I awaited the release of this cd as I have the original with G. John and H. Gingold and wanted to hear it with the better sound and finer effects that time and' technology has brought us. I never dared to buy the film soundtrack. I donit think I could have borne it. Don't mean to sound like a snob, but paying full price for a mostly dubbed soundtrack? Nope. So, I wait, happily until April for the CD, and, fortunately, it was released the day I had to schlep to the airport to pick some people up which gave me ample time to listen to it. I should have waited until I could have at least checked it out on iTunes, first. I was not prepared for how bad Zeta Jones, was. I knew she had a stronger and broader voice than John's...but had hope. I was let down. She couldn't sing it. She sang the soundtrack of 'Chicago' so well and was made for that role, as far as a Hollywood based actor could be. (do not want to get into the Broadway vs Hollywood choices that brought many arguments into my relationships...especially the Madonna in 'Evita' chord that I could not bear to think about although SHE did better than I had anticipated). Cannot say the same for Zeta Jones. When she sang the tear jerking (once one understands the song, which took me some time), 'Send in the Clowns'...it was just void of emotion. I usually, too, base my opinions on the lyrics and thusly on how the lyrics are dealt with. Zeta Jones, it seemed to me, did not understand what she was singing about. John's did it without the power that Zeta Jones, did....and it was more powerful in its raw, emotional revelation that the song is, brings. I also loved the young 'Hendrik' and his version of 'Later', one of my favorite Sondheim songs....both lyrically and musically. The male leads did their jobs well enough and Leigh Ann Larkin, a belter who was a great 'Baby June'...could have softened it up a bit, but the song itself is so sweet, I overlooked it and ended up enjoying it. Of course, Lansbury.....as always, is great. At 84 years old, she is still putting them out there. She does not have the quirkiness of Hermoine Gingold, but who does? Her songs, her vocals, her recitation, if that is what it is called, was great. 'Liaisons'...a great song sung from a disillusioned person who simply wants to live in her memories of happier times. Lansbury does this with ease. I see a 6th Tony for her this year. Zeta Jones, unfortunately, again is the problem. She is throughout the soundtrack but either does not get it, the lyrics, story...etc...or was incapable of doing it. She seems to want to, at every moment, break out of the restraints the director was putting on her to break out into 'Everything's Coming up Roses'....ala, well, anyone who has played Mama Rose. I mean, she is not awful and might do better in a role that is more edgy or louder but not this role...which calls for someone to be a player to all those on the outside, but is close to a breakdown, throughout. One just cannot do "Clowns" like "Roses"! I saw Judi Dench sing/speak through "Clowns" and it was amazing. Indeed, could Zeta Jones be simply too young for the role, and therefore unable to get across that which only one who has been 'there and back', several times, hurt, crushed, resurrected....etc...could bring to the role and its songs. Or....maybe I am being too mean. If you can....buy the "Best Of" version of the album unless you are like me, and want the full CD, every version of cert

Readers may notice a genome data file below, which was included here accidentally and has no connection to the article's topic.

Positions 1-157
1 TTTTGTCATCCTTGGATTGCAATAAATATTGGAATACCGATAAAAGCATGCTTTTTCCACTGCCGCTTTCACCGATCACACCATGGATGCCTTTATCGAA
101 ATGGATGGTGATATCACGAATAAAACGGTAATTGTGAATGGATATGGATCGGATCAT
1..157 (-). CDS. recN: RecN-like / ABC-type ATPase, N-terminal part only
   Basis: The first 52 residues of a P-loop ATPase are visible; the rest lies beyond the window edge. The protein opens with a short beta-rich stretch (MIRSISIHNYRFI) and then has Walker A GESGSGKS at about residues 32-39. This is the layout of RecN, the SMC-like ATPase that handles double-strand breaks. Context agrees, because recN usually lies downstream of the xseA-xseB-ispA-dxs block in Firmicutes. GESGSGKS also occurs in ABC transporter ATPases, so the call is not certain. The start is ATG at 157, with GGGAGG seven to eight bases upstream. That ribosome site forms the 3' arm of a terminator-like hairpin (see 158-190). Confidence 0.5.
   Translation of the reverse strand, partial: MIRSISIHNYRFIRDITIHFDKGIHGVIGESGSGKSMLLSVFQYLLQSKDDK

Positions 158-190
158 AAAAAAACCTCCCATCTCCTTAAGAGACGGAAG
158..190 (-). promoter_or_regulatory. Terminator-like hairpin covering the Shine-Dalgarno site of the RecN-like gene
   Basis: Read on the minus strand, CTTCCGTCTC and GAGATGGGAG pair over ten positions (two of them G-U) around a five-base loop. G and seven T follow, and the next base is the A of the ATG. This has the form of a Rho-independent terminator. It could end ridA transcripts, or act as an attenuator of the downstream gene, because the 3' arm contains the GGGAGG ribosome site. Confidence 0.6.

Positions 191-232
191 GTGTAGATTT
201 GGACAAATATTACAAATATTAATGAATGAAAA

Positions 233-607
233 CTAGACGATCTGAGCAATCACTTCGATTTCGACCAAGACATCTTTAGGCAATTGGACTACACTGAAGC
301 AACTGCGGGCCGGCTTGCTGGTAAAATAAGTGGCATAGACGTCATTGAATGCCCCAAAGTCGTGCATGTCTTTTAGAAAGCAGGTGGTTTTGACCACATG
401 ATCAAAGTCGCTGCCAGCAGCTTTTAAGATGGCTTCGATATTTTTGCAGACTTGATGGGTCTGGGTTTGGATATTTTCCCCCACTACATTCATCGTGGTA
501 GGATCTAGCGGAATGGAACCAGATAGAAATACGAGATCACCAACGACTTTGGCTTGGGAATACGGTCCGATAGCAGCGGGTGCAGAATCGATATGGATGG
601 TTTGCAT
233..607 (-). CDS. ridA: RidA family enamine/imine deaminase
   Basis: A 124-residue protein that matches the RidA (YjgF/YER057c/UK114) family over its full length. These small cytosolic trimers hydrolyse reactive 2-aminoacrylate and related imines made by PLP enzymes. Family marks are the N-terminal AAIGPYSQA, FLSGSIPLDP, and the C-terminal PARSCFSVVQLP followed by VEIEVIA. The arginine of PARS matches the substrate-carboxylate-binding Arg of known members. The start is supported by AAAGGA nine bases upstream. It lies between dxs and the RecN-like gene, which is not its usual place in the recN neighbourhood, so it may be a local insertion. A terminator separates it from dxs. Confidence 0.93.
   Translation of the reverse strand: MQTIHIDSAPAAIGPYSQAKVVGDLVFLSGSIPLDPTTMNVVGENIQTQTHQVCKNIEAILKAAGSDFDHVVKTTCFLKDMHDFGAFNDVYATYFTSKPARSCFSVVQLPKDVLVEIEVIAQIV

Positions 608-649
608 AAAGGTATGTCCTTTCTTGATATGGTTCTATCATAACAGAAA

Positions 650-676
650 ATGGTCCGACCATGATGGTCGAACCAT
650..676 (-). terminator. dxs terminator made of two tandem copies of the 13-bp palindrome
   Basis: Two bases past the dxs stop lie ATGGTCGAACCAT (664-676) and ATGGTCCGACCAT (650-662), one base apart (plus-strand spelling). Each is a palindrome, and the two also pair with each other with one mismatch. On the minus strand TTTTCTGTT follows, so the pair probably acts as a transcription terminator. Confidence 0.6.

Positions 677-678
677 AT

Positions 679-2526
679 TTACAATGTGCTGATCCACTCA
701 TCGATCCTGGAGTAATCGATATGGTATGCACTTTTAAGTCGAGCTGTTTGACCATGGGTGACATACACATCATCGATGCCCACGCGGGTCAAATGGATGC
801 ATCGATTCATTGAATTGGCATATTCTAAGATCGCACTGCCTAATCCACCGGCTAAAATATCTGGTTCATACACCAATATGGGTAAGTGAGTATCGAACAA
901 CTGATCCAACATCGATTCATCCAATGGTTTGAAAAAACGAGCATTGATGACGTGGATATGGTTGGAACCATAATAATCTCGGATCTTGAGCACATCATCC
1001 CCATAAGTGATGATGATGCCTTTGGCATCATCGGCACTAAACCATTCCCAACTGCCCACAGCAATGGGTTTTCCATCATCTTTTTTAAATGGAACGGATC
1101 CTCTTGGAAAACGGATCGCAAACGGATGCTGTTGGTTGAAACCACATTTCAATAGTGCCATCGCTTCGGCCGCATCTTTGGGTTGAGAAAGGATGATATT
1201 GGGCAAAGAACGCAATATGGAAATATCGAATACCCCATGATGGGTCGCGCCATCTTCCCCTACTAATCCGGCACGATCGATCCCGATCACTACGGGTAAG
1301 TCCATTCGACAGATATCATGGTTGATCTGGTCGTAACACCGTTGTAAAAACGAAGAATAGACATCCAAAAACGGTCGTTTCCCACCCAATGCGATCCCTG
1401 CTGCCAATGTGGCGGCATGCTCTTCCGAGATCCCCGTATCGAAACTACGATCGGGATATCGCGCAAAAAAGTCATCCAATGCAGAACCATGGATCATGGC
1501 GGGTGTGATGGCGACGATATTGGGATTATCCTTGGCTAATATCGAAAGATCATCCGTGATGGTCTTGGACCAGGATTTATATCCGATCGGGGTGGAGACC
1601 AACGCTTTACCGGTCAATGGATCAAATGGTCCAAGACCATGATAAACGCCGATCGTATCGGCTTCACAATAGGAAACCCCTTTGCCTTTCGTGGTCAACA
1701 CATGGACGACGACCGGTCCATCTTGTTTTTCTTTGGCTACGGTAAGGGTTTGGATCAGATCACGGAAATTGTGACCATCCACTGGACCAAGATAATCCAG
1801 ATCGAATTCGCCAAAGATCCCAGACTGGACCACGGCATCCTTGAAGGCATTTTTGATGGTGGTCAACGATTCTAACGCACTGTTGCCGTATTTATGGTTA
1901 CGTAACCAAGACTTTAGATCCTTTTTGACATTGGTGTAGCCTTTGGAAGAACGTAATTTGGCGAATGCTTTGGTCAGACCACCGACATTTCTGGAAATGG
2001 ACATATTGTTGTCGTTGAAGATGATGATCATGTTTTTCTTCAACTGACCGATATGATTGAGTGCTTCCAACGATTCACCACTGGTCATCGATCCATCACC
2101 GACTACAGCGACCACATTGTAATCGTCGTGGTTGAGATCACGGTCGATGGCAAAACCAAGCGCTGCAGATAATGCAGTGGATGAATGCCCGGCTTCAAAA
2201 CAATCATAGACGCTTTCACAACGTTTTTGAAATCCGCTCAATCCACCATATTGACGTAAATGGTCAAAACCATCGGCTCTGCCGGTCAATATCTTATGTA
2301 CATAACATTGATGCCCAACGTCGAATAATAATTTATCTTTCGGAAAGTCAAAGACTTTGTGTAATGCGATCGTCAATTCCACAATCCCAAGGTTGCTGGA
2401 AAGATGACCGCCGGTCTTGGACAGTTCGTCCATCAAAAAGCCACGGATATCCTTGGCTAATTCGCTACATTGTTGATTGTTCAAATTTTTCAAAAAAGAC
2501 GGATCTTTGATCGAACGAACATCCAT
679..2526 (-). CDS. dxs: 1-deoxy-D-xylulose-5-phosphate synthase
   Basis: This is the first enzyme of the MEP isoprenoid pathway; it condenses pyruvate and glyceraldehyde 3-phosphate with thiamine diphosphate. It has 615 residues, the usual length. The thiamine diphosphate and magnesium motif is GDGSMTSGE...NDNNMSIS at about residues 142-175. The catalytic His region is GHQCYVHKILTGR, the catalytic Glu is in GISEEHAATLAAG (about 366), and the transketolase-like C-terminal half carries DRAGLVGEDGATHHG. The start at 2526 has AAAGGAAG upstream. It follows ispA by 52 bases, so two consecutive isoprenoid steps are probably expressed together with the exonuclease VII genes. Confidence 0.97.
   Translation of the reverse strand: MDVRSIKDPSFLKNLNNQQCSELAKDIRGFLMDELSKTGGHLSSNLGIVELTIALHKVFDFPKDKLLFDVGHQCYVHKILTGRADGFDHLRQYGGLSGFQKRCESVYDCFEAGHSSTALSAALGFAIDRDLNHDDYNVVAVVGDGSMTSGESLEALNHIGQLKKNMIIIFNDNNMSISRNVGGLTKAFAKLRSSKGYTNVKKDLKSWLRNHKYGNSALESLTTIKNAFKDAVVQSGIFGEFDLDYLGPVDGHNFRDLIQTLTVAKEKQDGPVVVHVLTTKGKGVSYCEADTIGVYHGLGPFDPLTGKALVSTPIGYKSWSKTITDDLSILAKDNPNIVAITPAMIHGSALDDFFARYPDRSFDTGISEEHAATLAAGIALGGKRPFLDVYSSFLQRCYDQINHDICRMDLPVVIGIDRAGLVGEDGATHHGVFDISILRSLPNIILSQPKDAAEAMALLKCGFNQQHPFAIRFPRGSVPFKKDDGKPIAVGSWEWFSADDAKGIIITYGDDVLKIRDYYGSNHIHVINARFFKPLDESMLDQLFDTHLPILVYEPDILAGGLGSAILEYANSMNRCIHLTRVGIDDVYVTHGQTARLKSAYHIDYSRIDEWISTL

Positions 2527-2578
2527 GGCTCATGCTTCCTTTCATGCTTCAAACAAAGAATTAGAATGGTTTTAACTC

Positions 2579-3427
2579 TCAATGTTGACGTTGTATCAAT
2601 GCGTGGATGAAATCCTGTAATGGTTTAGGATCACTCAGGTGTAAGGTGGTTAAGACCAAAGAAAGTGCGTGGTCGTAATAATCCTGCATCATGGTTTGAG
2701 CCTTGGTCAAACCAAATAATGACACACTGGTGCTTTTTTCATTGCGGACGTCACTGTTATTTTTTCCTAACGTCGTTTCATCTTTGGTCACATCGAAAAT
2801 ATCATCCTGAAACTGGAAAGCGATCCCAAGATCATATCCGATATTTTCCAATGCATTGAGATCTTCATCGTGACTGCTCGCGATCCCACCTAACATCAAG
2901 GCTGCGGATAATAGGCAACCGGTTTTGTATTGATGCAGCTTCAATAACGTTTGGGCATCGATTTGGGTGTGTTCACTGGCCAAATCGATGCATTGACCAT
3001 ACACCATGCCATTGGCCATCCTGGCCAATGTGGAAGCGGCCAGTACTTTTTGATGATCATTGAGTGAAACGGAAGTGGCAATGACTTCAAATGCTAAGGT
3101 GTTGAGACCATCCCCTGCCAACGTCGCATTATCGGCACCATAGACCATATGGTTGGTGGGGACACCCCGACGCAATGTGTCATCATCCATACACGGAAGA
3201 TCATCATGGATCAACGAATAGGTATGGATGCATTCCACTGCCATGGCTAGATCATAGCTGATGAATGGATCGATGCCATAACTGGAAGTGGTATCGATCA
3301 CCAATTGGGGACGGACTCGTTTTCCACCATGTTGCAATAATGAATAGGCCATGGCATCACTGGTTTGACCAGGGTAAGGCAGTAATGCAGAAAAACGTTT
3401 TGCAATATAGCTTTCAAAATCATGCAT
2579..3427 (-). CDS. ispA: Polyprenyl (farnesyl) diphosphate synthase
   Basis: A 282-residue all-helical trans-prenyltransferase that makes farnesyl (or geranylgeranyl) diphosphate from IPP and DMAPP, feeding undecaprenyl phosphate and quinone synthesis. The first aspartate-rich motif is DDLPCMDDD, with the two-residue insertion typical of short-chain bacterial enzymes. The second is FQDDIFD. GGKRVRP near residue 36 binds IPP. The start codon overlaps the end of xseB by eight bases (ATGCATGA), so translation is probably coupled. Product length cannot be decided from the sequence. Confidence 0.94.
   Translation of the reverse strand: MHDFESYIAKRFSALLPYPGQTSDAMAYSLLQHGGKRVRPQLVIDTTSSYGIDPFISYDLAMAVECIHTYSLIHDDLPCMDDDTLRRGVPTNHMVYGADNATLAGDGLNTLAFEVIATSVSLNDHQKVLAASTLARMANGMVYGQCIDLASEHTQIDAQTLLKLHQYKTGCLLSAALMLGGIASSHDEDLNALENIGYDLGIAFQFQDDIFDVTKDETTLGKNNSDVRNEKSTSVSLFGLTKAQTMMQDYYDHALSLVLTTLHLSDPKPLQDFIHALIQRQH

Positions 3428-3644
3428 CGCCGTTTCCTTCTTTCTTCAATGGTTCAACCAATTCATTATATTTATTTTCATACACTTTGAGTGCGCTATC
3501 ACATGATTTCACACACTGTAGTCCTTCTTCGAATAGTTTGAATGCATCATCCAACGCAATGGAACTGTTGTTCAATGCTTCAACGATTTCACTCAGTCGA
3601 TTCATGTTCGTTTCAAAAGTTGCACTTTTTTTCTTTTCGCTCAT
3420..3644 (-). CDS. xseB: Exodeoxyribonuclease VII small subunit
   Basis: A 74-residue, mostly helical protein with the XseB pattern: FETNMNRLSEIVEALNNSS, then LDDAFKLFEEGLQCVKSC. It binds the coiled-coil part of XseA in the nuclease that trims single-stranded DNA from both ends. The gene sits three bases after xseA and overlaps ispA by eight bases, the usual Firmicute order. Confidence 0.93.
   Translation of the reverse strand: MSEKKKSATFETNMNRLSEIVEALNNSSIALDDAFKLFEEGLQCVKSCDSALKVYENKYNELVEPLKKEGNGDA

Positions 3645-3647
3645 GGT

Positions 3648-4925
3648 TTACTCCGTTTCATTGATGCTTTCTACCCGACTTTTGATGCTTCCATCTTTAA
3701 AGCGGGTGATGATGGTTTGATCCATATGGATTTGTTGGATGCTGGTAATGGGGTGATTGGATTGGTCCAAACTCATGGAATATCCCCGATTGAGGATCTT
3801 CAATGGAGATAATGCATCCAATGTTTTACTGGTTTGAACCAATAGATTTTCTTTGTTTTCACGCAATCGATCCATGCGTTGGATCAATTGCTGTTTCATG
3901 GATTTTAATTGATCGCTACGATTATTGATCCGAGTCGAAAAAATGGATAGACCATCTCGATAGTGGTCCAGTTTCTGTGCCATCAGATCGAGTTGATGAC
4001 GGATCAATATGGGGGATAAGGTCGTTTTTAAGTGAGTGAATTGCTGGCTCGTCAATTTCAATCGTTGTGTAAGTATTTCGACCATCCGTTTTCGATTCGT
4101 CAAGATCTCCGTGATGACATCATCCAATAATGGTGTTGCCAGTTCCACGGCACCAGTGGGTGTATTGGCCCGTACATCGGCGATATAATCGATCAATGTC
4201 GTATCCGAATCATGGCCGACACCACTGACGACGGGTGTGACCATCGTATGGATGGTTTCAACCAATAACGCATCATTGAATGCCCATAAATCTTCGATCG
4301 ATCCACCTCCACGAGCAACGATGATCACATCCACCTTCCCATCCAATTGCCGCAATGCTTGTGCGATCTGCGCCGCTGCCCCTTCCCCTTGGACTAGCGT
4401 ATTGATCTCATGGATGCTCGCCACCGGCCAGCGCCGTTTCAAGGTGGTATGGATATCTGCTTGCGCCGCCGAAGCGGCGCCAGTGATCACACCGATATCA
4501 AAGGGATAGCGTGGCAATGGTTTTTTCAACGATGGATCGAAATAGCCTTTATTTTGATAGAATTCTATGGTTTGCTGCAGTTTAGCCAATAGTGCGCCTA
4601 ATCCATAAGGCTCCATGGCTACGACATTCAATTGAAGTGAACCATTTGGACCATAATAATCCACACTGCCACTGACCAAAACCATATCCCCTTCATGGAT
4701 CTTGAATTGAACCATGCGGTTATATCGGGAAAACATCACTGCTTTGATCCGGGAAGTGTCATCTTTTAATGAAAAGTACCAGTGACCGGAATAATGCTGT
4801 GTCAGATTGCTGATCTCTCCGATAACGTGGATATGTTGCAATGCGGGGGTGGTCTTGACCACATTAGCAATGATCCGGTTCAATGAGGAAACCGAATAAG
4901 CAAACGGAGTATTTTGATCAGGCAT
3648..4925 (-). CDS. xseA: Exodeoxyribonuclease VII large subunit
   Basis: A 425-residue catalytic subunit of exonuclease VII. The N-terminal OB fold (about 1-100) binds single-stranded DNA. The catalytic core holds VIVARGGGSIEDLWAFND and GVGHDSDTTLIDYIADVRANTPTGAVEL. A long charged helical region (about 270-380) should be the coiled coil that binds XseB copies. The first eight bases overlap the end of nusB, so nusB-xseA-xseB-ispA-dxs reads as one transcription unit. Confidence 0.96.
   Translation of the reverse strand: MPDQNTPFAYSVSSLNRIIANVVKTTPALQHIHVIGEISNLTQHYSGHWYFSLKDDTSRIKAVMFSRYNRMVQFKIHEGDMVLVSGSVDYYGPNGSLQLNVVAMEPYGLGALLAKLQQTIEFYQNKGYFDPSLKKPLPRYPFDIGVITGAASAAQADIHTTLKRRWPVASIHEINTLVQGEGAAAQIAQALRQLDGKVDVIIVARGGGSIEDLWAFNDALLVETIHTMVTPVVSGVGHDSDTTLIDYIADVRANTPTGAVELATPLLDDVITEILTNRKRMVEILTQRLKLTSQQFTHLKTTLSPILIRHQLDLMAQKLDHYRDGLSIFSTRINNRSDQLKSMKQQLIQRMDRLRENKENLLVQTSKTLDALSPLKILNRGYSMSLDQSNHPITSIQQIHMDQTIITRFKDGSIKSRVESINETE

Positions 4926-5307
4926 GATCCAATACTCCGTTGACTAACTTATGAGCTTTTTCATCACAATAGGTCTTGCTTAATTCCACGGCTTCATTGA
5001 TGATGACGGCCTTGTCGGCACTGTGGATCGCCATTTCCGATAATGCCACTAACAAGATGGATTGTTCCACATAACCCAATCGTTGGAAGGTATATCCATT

Anonymous More than 1 year ago